This week, let’s get “un-stuck”! Let’s take control! Each day, each hour, be purposeful in the activities and thoughts you are engaged in.
Identify 5 Target Companies You Would Want to Work For
If you don’t already have 5 companies selected, you may be wondering how you do this. You could identify competitors to your previous employer. You could select companies you had once interviewed with or old job postings. Maybe some of your past co-workers are working in companies you would want to work for.
- Find and follow these 5 companies on LinkedIn. Literally, click on the follow company button on the right-hand side of their profile.
- See if you have any 1st degree connections. (If yes, these are people you will contact this week)
- Note the activity within the company (new hires or news or blog posts or tweets)
- You should subscribe to their blog and follow them on Twitter if they are using those tools.
- Check out the “insightful stats” on the company over in the right-hand column.
- Now, you can see if they have careers posted, but you are not going to apply yet!
Go to the Company Website
Read the site. Become familiar with their mission, new projects, executive leadership. You are going to want to take notes and keep them somewhere so you can refer back to them.
Develop Your List of Questions
Based on your initial research of these 5 companies, what questions do you want answered? Questions about their business! Where are they going? What are their challenges? What makes their company a great place to work? You are NOT asking questions about job openings. You are learning about the company to see if it is a place you would want to work.
Here are some Questions to ask during networking to get you thinking in the right way.
Search Facebook, LinkedIn and Twitter for Contacts
First, of course, you want to tap into your personal network of friends and family to see if they know someone who works at one of these 5 companies. Go ahead, ask them “Who do you know who works for…”
Now search on all three of these platforms to see who you know who works in these companies now or who used to work there.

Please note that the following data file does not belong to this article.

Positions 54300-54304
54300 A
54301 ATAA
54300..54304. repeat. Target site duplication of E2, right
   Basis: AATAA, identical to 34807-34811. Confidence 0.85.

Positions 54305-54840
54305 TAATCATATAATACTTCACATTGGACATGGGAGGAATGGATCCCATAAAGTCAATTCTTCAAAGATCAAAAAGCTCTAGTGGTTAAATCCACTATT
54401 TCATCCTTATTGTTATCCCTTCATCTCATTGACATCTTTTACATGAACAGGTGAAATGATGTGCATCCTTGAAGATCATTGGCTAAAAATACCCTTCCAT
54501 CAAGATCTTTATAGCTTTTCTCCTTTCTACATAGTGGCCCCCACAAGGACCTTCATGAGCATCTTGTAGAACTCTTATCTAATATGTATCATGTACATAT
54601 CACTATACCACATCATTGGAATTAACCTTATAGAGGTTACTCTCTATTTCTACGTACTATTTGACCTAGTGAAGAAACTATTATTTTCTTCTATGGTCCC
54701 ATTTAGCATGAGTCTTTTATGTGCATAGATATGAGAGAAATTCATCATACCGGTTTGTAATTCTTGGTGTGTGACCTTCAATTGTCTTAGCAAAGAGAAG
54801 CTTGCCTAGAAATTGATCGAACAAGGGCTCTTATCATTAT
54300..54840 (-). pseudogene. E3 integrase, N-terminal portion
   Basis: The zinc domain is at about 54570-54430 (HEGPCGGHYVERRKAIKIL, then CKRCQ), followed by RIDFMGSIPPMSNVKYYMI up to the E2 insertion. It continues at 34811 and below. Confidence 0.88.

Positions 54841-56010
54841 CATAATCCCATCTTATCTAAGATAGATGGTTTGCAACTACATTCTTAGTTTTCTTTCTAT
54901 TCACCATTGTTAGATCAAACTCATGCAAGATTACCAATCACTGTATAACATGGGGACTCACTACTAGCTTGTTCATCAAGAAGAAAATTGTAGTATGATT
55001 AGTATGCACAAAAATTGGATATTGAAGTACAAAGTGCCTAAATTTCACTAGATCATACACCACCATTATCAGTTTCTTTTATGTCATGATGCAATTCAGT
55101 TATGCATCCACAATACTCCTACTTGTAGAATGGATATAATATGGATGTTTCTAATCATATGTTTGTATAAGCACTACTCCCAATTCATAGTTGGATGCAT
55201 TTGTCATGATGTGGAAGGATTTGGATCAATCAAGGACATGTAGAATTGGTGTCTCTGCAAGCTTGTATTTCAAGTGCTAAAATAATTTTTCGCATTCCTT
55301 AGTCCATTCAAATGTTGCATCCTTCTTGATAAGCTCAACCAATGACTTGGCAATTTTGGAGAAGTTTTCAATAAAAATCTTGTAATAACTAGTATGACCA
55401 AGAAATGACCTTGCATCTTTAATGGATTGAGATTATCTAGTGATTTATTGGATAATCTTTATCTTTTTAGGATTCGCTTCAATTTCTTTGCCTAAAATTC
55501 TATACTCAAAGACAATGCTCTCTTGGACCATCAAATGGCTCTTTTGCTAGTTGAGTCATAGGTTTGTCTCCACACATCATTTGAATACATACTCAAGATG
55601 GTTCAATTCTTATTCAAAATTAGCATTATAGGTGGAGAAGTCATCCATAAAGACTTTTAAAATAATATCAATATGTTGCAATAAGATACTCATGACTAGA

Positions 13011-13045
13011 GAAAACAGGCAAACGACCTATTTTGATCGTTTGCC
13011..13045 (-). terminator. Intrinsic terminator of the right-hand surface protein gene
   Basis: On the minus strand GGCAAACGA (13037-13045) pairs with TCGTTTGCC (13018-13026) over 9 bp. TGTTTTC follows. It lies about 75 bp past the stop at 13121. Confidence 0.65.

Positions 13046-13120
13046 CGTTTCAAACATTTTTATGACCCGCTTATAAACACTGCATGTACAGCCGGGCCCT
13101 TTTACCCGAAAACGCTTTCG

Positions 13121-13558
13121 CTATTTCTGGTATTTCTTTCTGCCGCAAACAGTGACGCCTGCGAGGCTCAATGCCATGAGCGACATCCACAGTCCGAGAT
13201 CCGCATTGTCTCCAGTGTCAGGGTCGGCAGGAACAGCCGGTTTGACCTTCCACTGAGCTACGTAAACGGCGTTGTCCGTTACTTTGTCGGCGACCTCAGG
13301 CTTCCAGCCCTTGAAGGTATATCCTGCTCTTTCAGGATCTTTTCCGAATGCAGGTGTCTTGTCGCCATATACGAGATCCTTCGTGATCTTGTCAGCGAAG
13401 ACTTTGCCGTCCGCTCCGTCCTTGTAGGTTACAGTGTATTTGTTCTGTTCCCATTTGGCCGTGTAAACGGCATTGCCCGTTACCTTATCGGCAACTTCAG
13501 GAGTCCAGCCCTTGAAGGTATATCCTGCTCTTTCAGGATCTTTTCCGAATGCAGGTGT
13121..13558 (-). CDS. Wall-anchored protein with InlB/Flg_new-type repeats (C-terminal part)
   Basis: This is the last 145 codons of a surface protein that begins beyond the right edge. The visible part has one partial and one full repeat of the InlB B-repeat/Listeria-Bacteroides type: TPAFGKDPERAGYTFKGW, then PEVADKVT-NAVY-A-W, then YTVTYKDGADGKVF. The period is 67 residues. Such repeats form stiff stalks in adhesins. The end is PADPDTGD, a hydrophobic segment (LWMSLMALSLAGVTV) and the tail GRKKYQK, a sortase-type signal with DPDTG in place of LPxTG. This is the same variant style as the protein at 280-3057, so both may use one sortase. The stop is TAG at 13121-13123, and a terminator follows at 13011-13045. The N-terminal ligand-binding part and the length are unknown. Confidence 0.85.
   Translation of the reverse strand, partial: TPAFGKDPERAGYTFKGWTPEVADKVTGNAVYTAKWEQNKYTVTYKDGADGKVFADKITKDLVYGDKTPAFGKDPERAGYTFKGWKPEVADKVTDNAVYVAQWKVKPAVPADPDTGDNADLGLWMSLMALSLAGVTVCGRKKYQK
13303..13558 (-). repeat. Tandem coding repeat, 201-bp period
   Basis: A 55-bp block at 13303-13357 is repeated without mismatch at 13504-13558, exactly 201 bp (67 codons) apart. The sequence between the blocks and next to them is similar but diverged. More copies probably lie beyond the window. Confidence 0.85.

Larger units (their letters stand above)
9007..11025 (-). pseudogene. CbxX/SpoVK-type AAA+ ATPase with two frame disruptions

Call them! Email them directly. Systematically reach out to each one of them THIS WEEK. If you don’t connect, try again in a couple of days. People are busy and may have overlooked your message or perhaps even deleted it. Don’t take it personally. It happens.
If you don’t have any direct connections within these companies, then you’ll have to go back to your friends and family to see if they recognize any of the names and could make an introduction on your behalf. Ask, you’ll never know.
Out and About
As you run errands or attend events, look for opportunities to ask people you meet about these 5 target companies. “What do you know about XYZ company? I’ve identified them as a company I might be interested in.”
Read more about getting out of your house and why it’s the best job-seeking activity.
Change How You Spend Your Time
You want to speak to people. You don’t want to get lost in the piles of resumes and online applications. If there is a great job, you MUST find someone inside the company to talk to, either right before or right after you apply. You just MUST!
Changing your approach this way will give you a feeling of being in control. Responding to job postings is reactive. Reaching out to people is proactive!
See this article on how to structure your time during job search.
Hannah Morgan speaks and writes about job search and career strategies. She founded CareerSherpa.net to educate professionals on how to maneuver through today’s job search process. Hannah was nominated as a LinkedIn Top Voice in Job Search and Careers and is a regular contributor to US News & World Report. She has been quoted by media outlets, including Forbes, USA Today, Money Magazine, Huffington Post, as well as many other publications. She is also author of The Infographic Resume and co-author of Social Networking for Business Success.